Caltrain service driven by data, not gut

Census distribution of jobs and population along Caltrain

Census distribution of jobs and population along Caltrain

The current operation of Caltrain is, to put it mildly, inefficient. With 35 separate station stopping patterns in the broad categories of Local, Express, and Baby Bullet, it is a confusing mess to the uninitiated.

There are a number of reasons for the mess, but Clem Tillier of Caltrain HSR Compatibility Blog thinks there’s a better way.

“By simple observation of the features of the census population and job distributions along the peninsula corridor, it is possible to infer the desirable features of train service patterns that will maximize commute ridership.

  1. Transbay has more than 100,000 jobs within a half-mile radius (more than every other station in the system combined). The concentration of jobs near San Francisco’s Transbay Transit Center cannot be understated. This station absolutely must be served by each and every train, and it would be highly counter-productive to terminate any train at 4th and King.
  2. Silicon Valley shows up in the jobs distribution as a broad hump, mostly homogeneous and stretching from Palo Alto to San Jose.  To serve this rich but diffuse commute market, all trains should make every stop in Santa Clara County.  There should be never be any skip-stop service here, and the wider spacing of stops (relative to San Mateo County) will result in only minor trip time penalties.
  3. San Mateo County has numerous stops, spaced more closely together and with middling jobs and population density.  To enable faster service to and from San Francisco and Silicon Valley, it makes the most sense in this portion of the corridor to operate skip-stop express service alongside local service.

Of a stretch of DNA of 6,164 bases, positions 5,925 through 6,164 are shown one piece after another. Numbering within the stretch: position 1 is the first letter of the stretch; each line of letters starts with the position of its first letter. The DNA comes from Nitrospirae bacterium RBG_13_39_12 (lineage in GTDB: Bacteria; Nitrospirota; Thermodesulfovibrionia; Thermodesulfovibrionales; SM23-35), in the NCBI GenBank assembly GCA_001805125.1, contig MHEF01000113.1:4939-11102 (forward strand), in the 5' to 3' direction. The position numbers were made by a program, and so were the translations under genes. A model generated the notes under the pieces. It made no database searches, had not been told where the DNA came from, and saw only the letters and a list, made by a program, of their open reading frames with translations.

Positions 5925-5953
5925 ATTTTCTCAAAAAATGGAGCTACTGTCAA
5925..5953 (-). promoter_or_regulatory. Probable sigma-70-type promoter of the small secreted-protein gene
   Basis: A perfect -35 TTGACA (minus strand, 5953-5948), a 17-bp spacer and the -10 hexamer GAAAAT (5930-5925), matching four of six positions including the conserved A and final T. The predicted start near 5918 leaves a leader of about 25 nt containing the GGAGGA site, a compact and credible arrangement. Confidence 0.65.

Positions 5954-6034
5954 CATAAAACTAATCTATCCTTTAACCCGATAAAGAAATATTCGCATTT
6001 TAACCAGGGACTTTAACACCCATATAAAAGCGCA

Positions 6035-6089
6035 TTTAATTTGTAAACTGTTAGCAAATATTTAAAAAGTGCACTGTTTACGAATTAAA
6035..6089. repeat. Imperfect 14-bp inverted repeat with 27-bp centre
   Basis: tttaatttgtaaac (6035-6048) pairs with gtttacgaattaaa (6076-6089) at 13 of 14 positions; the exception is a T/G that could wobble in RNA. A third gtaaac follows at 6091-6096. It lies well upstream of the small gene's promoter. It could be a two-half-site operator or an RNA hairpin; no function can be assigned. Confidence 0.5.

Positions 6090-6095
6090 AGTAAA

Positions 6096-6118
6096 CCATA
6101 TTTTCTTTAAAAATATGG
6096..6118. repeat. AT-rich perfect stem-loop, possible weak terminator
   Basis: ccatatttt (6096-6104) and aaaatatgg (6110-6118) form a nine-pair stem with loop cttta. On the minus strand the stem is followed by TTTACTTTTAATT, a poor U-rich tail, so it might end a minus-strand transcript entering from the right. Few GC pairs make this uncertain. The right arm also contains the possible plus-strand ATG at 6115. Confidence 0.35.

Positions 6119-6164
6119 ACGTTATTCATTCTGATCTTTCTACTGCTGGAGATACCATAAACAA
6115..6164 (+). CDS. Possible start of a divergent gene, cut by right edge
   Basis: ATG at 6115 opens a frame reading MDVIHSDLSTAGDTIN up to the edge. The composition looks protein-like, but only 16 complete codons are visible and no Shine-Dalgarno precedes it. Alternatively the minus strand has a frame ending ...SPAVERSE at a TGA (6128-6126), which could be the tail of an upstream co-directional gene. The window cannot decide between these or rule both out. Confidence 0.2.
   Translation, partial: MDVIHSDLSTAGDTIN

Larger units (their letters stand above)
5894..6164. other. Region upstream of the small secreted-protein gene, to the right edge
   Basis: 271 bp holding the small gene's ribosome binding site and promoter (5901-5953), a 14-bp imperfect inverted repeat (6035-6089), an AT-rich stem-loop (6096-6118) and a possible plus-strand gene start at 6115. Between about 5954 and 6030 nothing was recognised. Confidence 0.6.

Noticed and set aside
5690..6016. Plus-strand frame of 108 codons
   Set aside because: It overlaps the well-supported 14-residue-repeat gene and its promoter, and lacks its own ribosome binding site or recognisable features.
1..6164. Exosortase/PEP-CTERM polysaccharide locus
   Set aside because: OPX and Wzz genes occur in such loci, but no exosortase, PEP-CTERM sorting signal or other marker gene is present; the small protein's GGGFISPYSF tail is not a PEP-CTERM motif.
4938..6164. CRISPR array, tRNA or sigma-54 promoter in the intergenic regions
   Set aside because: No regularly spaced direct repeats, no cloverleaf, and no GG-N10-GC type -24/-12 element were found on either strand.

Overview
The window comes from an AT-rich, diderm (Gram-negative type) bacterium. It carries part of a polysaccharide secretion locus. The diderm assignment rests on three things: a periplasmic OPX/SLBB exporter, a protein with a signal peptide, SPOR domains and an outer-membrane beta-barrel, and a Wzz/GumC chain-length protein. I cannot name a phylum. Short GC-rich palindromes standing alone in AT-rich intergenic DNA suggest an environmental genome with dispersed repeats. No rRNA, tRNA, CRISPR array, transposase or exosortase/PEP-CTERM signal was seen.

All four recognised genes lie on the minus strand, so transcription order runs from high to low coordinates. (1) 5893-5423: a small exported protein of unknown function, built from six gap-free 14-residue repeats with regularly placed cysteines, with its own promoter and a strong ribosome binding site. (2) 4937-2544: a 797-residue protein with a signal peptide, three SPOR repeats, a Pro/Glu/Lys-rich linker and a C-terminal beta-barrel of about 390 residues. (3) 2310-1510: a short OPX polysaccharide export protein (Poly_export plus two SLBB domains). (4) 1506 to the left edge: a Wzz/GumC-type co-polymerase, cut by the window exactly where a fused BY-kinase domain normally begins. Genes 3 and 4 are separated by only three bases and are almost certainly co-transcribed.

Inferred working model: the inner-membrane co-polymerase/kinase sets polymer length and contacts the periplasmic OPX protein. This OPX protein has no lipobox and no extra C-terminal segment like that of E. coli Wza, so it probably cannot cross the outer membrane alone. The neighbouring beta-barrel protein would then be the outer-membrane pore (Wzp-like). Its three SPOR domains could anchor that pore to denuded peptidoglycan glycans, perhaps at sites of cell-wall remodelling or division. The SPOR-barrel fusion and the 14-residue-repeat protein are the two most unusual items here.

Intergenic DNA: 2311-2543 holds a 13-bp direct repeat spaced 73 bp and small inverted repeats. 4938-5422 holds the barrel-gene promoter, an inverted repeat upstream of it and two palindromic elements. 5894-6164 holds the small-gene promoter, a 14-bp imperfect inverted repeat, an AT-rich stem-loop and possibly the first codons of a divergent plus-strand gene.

4. South San Jose, while south of Silicon Valley, has a massive and untapped residential market that can serve as origin to jobs further north.  Tamien currently functions as a slow and infrequent addendum to the peninsula service, but should be sped up and extended to Blossom Hill.
  5. Oakdale in San Francisco opens up a new residential market for Caltrain.  The distribution of people nearby is even denser than at 22nd Street.
  6. The Gilroy extension doesn’t make much sense.  There are so few jobs and people here that Caltrain (as primarily a commuter service) should not run to this area.  Serving Morgan Hill and Gilroy is best left for a long-distance operator such as Amtrak California.

Putting all this together, what would a service pattern look like that is tailored to the census distributions, to maximize commuter ridership?” Continue reading on Caltrain-HSR.


Written by David Edmondson

David Edmondson

David is a native Marinite working in Washington, DC. He writes about how to apply smart-growth and urbanist thinking to the low-density towns of his home.

2 comments to Caltrain service driven by data, not gut

  • […] A Look at the Commute Data Behind Caltrain’s Service Patterns (Caltrain-HSR via VBA) […]

  • Hi David-

    There are a great many factors not considered here, as I’m sure you’re aware. Many of the limitations we struggle with in planning and operating the service have more to do with the limitations we face in track and equipment constraints. Balancing the demand for service to highly desirable locations with the demand for more express and limited-stop schedules against the limitations of our aging system is often our greatest challenge. We look forward to 2019 when the delivery of electrification will allow Caltrain to provide more service to more stations along the corridor while maintaining, or even improving, travel time.

    Jayme Ackemann
    Communications Manager